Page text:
Tuesday, January 10, 2012


The bits and bobs of Antarctic exploration

Mick O'Hare, production editor
P2005_5_0517.jpg(Image: Scott Polar Research Institute, University of Cambridge)

Back in the sweltering British summer of 1976, the residents in my West Yorkshire home town might have been bemused by the sight of five kids dressed in parkas, gloves and boots dragging a wooden sledge around the neighbourhood. Fortunately they couldn't see the tent set up in our backyard, with planks of wood propped vertically to represent skis standing in the snow.
I'd been inspired by the 1948 movie Scott of the Antarctic and had been bought the Ladybird children's series book Captain Scott, and I was obsessed by the exploits of the Terra Nova expedition of 1910-13 throughout that long summer.
Influenced by the book's illustrations, some school friends and I kitted ourselves out in the warmest garments we possessed to recreate the roles of Robert Scott, Edgar Evans, Edward Wilson, Henry (Birdie) Bowers and Lawrence Oates. So outfitted, we dragged our sledge over baking asphalt, obviously unaware of the irony that death by hyperthermia might offer.
Since those days, my fascination with the legend of Scott has endured his fall from grace as his tale was revised, and he was cast as a stubborn buffoon chasing a flawed imperial dream. More recently, the legend has been rehabilitated via Susan Solomon's The Coldest March and Ranulph Fiennes's biography Captain Scott. Both have gone a considerable way towards re-establishing his reputation, highlighting his dreadful luck as appalling and unprecedented weather overcame the return journey from the South Pole.
Now, thanks to a new exhibition at the Scott Polar Research Institute in Cambridge, UK, those now grown-up kids from Yorkshire can make a repeat expedition - perhaps more appropriately dressed for the temperature. For the first time, the institute has gathered together in one place the actual diaries and papers of all the members of the ill-fated quest. The title of the small but comprehensive exhibition, These Rough Notes, is taken from the last entry in Scott's diary, which is on display.
As the exhibition reminds you, with a wealth of geological, meteorological and zoological material on display, this was, first and foremost, a scientific expedition. It is astonishing to learn that the dead explorers' sledge contained kilos of geological samples, which easily could have been discarded to save weight. It only became a race to the pole when Norwegian explorer Roald Amundsen entered the fray at a late stage.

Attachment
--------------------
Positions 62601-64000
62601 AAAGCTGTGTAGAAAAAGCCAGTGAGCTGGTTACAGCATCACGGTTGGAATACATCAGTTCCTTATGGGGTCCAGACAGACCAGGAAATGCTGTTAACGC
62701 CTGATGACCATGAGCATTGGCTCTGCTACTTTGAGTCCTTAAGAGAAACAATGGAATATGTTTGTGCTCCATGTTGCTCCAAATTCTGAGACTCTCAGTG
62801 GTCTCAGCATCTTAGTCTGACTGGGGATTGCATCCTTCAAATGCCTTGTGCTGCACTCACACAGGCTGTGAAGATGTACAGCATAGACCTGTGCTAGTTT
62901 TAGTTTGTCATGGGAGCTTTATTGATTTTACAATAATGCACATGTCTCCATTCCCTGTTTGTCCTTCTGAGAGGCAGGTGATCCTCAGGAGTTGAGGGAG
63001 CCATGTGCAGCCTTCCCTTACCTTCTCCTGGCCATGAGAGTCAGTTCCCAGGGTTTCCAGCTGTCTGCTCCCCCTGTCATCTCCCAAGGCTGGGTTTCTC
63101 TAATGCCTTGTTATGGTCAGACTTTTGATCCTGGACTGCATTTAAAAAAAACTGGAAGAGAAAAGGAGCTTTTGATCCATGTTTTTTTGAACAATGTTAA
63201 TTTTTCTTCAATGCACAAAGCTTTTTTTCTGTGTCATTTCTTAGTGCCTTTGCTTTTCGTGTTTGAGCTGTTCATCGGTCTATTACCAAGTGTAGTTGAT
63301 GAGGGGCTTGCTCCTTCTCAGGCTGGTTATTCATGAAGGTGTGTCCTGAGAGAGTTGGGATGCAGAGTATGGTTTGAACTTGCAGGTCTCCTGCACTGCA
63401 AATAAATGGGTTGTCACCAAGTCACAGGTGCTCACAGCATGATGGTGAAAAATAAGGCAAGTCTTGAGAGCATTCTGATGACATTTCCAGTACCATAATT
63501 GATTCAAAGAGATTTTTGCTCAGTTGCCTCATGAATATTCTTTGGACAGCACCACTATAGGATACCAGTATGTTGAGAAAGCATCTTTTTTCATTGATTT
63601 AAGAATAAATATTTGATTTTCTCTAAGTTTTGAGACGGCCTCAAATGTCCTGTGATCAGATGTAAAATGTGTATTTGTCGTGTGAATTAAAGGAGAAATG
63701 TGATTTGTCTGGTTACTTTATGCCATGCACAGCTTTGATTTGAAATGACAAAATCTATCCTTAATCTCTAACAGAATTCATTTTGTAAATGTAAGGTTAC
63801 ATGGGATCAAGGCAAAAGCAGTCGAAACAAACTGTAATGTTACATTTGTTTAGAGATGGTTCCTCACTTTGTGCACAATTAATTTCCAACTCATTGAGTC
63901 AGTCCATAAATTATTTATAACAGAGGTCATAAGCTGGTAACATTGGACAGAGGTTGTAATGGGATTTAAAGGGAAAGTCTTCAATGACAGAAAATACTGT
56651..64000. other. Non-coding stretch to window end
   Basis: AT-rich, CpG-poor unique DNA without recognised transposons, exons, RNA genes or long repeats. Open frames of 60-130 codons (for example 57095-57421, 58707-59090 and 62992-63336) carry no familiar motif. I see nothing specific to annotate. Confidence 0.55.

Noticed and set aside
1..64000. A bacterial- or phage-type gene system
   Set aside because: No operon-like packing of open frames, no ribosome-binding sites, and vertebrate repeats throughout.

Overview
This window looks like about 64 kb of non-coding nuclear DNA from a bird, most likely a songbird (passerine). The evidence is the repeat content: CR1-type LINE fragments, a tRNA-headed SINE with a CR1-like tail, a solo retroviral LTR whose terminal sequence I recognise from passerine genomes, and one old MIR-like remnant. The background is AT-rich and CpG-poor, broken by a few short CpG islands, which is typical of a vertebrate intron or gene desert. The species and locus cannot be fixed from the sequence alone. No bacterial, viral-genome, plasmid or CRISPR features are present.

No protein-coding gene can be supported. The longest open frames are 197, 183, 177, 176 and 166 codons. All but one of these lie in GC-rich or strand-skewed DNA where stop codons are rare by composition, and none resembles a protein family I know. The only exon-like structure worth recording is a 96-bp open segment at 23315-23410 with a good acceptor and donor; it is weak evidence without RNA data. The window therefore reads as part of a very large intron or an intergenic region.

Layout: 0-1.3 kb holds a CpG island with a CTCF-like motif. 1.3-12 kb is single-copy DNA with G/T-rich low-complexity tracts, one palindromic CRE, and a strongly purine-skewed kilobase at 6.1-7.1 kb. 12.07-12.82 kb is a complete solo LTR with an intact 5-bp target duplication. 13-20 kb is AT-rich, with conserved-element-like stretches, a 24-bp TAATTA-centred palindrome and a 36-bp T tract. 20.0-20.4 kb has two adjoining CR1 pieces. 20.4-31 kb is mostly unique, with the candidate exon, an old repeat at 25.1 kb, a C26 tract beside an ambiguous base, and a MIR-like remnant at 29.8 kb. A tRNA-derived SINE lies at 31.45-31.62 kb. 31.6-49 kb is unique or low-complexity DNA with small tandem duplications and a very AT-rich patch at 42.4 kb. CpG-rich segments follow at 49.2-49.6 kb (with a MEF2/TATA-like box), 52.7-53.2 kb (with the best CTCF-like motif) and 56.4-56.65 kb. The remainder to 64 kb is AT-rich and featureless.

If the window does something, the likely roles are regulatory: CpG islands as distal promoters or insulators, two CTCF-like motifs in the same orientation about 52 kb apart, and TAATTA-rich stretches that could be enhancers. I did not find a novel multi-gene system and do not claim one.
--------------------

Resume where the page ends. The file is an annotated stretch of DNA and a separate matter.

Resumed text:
Among the other significant items on display are the diaries of those who perished on the return journey from the pole, as well as the journals and papers of those who undertook what explorer Apsley Cherry-Garrard described as the "worst journey in the world", when he and his team set out on the Antarctic winter's first-ever sledge journey to collect emperor penguin eggs. The exhibition also includes Edward Wilson's sketches of Amundsen's tent, and - quite astoundingly - a newspaper produced by six of the the explorers. The team of six had trekked north to carry out research and became stranded for 21 months due to heavy pack ice. They only survived by digging their own ice cave. They really did take a typewriter with them.
Perhaps because of the incomprehensible scale of Antarctica and its lethal environment, in the end it is items that suggest daily human life - which elsewhere would be considered mundane - that most capture the imagination. It is a remarkable sight having all these priceless documents on show together for the first time, but ultimately, it's the bits and bobs of everyday life that define the people: a photo of the team drinking tea with a teddy bear on their table, gift labels from their midwinter celebration, a doodle in a diary margin, a tin of pea soup.
More than 70 years after their journey ended, when our group of Yorkshire kids was lugging a sledge across the soft asphalt, we took no note of the little details. Their endeavour seemed grander than that, and we saw only the big picture. We never would have thought to lug a typewriter with us.


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